Proportional Representation (PR) Voting is used in elections for the Australian Senate.
It aims to produce election results where winners gain seats in proportion to the votes they secure.
A variation of Proportional Representation, known as Hare-Clarke, is used in elections for the Tasmanian House of Assembly.
- is used in multi-member electorates. In the Senate, there are 8 electorates: the 6 States and the 2 Territories. The 6 States each return 12 members, whereas the Territories return 2 each.
- requires winning candidates to secure a quota of the vote. The quota is calculated by dividing the total number of formal ballot papers by one more than the number of Senators to be elected, and adding “1″ to the result (ignoring any remainder). In a normal half-Senate election of 6 Senators, the quota is 14.3% of the formal vote. In a double dissolution election of 12 Senators, the quota is 7.7% of the formal vote.
The main elements of the operation of proportional voting are as follows:
- voters are required to either number all the candidates on the ballot paper in order of preference, or to place the number “1″ in the box “above the line”. Any vote cast above the line is deemed to be a fully-preferential vote in accordance with party tickets lodged with the Electoral Commission.
- because a Senate election of more than one candidate means that the political parties nominate groups of candidates, known as “lists” or “tickets”, it is not unusual for a Senate ballot paper to contain anywhere between 30 and 70 candidates. Hence, the informal vote in Senate elections has been historically quite high.
- In 1984, the system of Group Voting Tickets was introduced, whereby voters can cast a vote for a group of candidates by simply placing a “1″ in the box “above the line”. The order of preferences is in accordance with a ticket registered by the respective parties or groups with the Australian Electoral Commission.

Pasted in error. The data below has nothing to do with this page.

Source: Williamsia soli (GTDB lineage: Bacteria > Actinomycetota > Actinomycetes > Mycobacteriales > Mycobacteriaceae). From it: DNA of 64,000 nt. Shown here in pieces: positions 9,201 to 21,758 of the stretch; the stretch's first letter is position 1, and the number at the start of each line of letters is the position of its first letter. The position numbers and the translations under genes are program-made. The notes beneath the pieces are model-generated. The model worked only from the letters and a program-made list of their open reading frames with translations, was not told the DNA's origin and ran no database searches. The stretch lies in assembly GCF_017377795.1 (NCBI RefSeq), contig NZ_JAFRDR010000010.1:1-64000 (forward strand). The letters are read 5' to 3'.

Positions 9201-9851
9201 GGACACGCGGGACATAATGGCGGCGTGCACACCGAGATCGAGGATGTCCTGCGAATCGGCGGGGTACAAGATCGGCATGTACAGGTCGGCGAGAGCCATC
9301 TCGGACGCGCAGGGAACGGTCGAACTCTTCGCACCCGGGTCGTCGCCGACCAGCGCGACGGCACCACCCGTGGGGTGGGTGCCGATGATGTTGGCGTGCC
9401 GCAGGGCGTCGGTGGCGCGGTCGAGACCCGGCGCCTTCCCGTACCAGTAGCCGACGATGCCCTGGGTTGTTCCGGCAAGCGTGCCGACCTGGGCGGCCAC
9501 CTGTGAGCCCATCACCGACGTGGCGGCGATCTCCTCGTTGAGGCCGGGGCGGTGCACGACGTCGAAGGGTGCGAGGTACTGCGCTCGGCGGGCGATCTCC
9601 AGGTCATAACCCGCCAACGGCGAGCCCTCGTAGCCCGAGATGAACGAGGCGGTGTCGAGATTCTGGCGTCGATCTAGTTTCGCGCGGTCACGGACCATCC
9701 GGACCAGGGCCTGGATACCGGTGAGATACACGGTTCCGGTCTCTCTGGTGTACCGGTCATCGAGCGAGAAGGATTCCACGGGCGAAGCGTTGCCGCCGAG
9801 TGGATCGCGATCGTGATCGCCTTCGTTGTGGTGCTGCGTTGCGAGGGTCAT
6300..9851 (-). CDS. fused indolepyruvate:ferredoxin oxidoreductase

- the counting of first preference votes takes place first. Candidates who receive a quota, or more, of these first preference votes are elected immediately.
- any surplus votes of the elected candidates (that is, votes in excess of the quota they needed) are transferred to the candidates who were the second choice of voters. However, they are transferred as a reduced value. Because it is not possible to determine which votes actually elected the candidate and which votes are surplus all the elected candidate’s ballot papers are transferred at the reduced value.
- other candidates may be elected by this process of transferring surplus votes. If, however, all surplus votes from elected candidates are transferred and there are still some unfilled positions, normal distribution of preferences now takes place. Starting with the lowest scoring candidate, unelected candidates are excluded from the count and their ballot papers are distributed to the remaining candidates at full value. This process continues until all Senate positions are filled.
Advantages of the Proportional Voting System
- It allows minor parties and independents to win seats in Parliament.
- It ensures that no votes are wasted as they are in single-member electorates.
- It is more representative of the wishes of the electorate, in that parties win seats in proportion to the percentage of the vote they receive.
Disadvantages of the Proportional Voting System
- It is complicated, costly and time-consuming to administer and count.
- By allowing minor parties and candidates to win seats, it promotes instability in Parliament. The balance of power can be held by a number of members elected by a small minority of the electorate.
- Until the advent of the Group Voting Ticket system, it encouraged a high level of informal voting.
- See Also: Australian Electoral Act